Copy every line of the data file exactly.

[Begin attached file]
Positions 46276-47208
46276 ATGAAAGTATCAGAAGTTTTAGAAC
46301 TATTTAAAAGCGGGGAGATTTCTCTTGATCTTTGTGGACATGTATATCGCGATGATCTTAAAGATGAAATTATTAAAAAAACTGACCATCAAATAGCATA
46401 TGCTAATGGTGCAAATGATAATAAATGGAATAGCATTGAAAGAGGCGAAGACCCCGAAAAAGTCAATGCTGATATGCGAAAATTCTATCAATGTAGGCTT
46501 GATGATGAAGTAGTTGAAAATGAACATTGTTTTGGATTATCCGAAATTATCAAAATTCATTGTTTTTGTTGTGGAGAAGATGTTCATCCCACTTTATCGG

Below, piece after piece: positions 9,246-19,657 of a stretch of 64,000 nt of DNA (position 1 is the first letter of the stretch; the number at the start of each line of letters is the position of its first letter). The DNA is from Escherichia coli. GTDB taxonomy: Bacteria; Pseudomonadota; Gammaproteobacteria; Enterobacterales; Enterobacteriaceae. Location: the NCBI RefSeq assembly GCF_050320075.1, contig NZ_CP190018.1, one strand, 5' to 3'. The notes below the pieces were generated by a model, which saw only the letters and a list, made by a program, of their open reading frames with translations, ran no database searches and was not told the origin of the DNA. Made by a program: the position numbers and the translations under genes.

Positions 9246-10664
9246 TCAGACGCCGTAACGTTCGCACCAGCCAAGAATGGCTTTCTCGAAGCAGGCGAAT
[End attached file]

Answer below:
Positions 46276-47208
46276 ATGAAAGTATCAGAAGTTTTAGAAC
46301 TATTTAAAAGCGGGGAGATTTCTCTTGATCTTTGTGGACATGTATATCGCGATGATCTTAAAGATGAAATTATTAAAAAAACTGACCATCAAATAGCATA
46401 TGCTAATGGTGCAAATGATAATAAATGGAATAGCATTGAAAGAGGCGAAGACCCCGAAAAAGTCAATGCTGATATGCGAAAATTCTATCAATGTAGGCTT
46501 GATGATGAAGTAGTTGAAAATGAACATTGTTTTGGATTATCCGAAATTATCAAAATTCATTGTTTTTGTTGTGGAGAAGATGTTCATCCCACTTTATCGG

Below, piece after piece: positions 9,246-19,657 of a stretch of 64,000 nt of DNA (position 1 is the first letter of the stretch; the number at the start of each line of letters is the position of its first letter). The DNA is from Escherichia coli. GTDB taxonomy: Bacteria; Pseudomonadota; Gammaproteobacteria; Enterobacterales; Enterobacteriaceae. Location: the NCBI RefSeq assembly GCF_050320075.1, contig NZ_CP190018.1, one strand, 5' to 3'. The notes below the pieces were generated by a model, which saw only the letters and a list, made by a program, of their open reading frames with translations, ran no database searches and was not told the origin of the DNA. Made by a program: the position numbers and the translations under genes.

Positions 9246-10664
9246 TCAGACGCCGTAACGTTCGCACCAGCCAAGAATGGCTTTCTCGAAGCAGGCGAAT